I am a physician Board Certified in Family Practice and Addiction Medicine, currently working 3 days a week in Addiction Medicine in a primary care setting.  My interest in benzodiazepines dates to 2002 when I joined the newly formed Maine Benzodiazepine Study Group, which I worked closely with until it disbanded in 2014.   The group’s goals were to gather data on benzodiazepine prescribing and use, and to educate prescribers and patients about the proper use of this class of drugs.  I oversaw writing and vetting a prescribing protocol for benzodiazepines, widely distributed in Maine.   I presented the work of this group at the Scientific Assembly of the American Society of Addiction Medicine on two occasions. I have treated many patients with benzodiazepine dependence, some suffering from protracted withdrawal after having stopped benzodiazepines months or even years earlier.

I know that you have a serious issue with overprescribing of benzodiazepines in Massachusetts, as we do in Maine.  During the week I began writing this in June 2017, I saw 3 patients who had recently relocated to Maine from Massachusetts who had serious problems with long-term prescription benzo use and physical dependence. One of them had outright addiction to a prescribed benzodiazepine and had recently been hospitalized for an overdose of this medication.

Benzodiazepines are often prescribed casually without discussion or concern for he many problems they can cause.  An initial prescription is often provided without discussing the risks of developing dependence, and without a follow-up plan for dealing definitively with the problem, leading to refills resulting in dependence and other side effects.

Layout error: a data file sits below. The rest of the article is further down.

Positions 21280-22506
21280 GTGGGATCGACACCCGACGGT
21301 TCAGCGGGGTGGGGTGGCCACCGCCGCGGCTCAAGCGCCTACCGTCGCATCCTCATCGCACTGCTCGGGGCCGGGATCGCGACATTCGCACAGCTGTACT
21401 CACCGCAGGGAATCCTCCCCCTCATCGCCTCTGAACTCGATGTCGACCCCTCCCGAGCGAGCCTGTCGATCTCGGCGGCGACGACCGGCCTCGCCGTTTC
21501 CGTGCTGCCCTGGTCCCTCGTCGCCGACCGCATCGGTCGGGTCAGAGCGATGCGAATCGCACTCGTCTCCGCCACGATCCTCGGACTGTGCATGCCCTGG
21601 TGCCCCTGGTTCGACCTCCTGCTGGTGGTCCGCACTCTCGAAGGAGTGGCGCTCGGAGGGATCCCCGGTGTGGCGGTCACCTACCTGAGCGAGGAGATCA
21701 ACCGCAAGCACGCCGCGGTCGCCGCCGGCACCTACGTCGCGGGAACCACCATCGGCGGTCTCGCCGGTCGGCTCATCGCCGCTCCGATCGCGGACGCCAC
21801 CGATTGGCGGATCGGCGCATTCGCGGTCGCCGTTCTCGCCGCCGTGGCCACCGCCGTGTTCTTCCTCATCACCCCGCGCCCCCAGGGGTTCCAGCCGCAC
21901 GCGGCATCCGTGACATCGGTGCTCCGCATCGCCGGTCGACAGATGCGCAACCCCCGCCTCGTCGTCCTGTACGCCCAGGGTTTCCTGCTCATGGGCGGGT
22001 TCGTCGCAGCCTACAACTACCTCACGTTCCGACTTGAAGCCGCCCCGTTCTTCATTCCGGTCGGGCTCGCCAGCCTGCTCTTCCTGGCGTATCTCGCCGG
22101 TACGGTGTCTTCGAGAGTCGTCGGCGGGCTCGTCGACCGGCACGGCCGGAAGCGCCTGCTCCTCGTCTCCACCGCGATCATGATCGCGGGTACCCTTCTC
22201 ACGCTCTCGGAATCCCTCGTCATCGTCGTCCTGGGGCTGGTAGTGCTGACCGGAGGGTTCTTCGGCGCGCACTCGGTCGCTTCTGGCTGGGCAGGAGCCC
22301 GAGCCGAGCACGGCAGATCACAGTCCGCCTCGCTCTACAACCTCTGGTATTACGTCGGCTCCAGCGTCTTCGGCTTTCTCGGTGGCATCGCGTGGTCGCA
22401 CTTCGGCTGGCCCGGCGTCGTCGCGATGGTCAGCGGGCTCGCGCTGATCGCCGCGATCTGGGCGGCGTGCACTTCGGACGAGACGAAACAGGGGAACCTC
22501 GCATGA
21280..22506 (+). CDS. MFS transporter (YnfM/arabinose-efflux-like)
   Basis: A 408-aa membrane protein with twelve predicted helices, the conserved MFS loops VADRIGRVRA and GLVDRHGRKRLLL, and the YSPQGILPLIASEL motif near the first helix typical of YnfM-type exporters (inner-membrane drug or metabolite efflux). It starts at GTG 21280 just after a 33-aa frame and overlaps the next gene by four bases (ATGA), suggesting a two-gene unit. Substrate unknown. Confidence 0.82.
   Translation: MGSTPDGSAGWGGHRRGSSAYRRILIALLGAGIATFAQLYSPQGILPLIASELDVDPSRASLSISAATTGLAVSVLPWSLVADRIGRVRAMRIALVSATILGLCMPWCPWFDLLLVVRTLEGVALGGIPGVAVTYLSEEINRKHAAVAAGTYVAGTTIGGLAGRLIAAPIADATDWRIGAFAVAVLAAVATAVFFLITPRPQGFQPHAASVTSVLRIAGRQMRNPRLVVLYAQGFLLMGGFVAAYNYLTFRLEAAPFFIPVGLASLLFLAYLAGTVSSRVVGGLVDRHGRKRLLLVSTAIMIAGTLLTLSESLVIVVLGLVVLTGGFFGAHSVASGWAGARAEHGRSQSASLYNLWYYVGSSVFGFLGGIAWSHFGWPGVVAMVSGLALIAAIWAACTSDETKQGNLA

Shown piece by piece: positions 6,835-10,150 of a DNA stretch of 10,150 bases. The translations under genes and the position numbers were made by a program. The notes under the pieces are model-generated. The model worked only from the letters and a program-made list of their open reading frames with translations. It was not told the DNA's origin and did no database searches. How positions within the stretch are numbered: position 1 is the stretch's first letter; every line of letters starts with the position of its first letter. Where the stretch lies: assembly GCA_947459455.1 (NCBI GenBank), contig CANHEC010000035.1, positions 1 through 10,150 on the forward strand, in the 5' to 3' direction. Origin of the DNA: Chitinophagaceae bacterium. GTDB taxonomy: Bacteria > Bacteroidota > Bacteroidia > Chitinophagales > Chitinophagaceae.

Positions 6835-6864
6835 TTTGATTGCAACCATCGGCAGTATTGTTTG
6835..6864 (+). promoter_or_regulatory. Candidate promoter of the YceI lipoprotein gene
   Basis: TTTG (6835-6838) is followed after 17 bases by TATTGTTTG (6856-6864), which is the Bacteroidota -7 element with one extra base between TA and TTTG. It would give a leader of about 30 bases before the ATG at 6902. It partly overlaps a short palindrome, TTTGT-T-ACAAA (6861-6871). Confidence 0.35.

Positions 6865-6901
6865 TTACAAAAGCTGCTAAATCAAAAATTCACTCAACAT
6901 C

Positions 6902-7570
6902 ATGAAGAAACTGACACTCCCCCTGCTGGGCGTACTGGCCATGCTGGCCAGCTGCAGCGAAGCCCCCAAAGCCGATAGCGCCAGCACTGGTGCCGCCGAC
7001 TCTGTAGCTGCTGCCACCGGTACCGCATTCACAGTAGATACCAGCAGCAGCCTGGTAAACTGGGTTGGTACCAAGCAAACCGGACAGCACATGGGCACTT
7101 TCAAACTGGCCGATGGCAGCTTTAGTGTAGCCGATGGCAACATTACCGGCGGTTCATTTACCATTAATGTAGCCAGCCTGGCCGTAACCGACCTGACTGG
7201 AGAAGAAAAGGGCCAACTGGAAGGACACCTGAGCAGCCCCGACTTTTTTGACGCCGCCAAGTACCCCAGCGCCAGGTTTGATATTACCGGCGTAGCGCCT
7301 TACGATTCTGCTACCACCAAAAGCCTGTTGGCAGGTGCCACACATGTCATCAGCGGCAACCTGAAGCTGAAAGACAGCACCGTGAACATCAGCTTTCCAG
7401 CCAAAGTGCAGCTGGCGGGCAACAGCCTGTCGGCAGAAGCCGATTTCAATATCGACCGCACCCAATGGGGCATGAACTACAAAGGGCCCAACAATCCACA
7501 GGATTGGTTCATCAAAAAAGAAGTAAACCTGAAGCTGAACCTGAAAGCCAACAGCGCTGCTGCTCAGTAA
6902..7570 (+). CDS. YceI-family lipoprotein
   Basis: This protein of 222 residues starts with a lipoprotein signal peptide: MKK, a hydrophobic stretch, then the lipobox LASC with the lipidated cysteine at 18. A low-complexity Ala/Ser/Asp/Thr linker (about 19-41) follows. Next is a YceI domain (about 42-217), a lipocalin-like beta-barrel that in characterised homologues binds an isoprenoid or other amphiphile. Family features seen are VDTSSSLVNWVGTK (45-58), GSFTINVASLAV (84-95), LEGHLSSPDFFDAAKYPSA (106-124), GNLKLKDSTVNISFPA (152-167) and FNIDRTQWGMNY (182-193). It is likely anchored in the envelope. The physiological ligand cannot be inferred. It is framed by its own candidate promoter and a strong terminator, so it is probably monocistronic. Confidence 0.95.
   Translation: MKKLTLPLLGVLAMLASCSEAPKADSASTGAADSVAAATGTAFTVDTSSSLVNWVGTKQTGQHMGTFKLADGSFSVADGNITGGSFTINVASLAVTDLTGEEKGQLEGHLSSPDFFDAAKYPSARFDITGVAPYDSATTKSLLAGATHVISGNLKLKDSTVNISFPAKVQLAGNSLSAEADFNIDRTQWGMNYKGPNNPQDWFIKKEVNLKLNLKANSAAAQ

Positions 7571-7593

Research shows that benzodiazepines work well in treating anxiety in the short term but benefits fade after 6 weeks or so, and there are no randomized controlled studies showing sustained benefit in anxiety states when they are used chronically on a daily basis, as they so often are.   Indeed, several anxiety-related conditions are known to be made worse or more difficult to treat when benzodiazepines are on board, for example, post traumatic stress disorder and chronic musculoskeletal pain.  The only accepted indications for long-term use are a few rare neurologic conditions, including as a second line drug for certain seizure disorders. They are valuable in treating alcohol withdrawal but use in chronic alcoholism is risky and has not been shown to be beneficial. That said, I understand they are often used in chronic mental illness as a last resort when standard remedies are exhausted and this use should remain available if it is undertaken cautiously.

Besides acute side effects, Problems with benzos are well known and include addiction, severe physical dependence and prolonged withdrawal even in the absence of other signs of addiction, depression, social withdrawal, and aggravation of problems of the elderly including dementia, falls, insomnia, polypharmacy and drug interactions.   They also contribute to motor vehicle accidents and risk of injury, and to drug and alcohol overdose.  Studies using data from the NHS in Britain show that long-term benzo use shortens life expectancy, even when the drug was stopped years before death.  Those of us working with the frail elderly can understand why:  benzos work by dampening nerve signal transmission all over the brain and when you are old and frail you need all your remaining neurons in good working order to avoid succumbing to the hazards of being old and frail.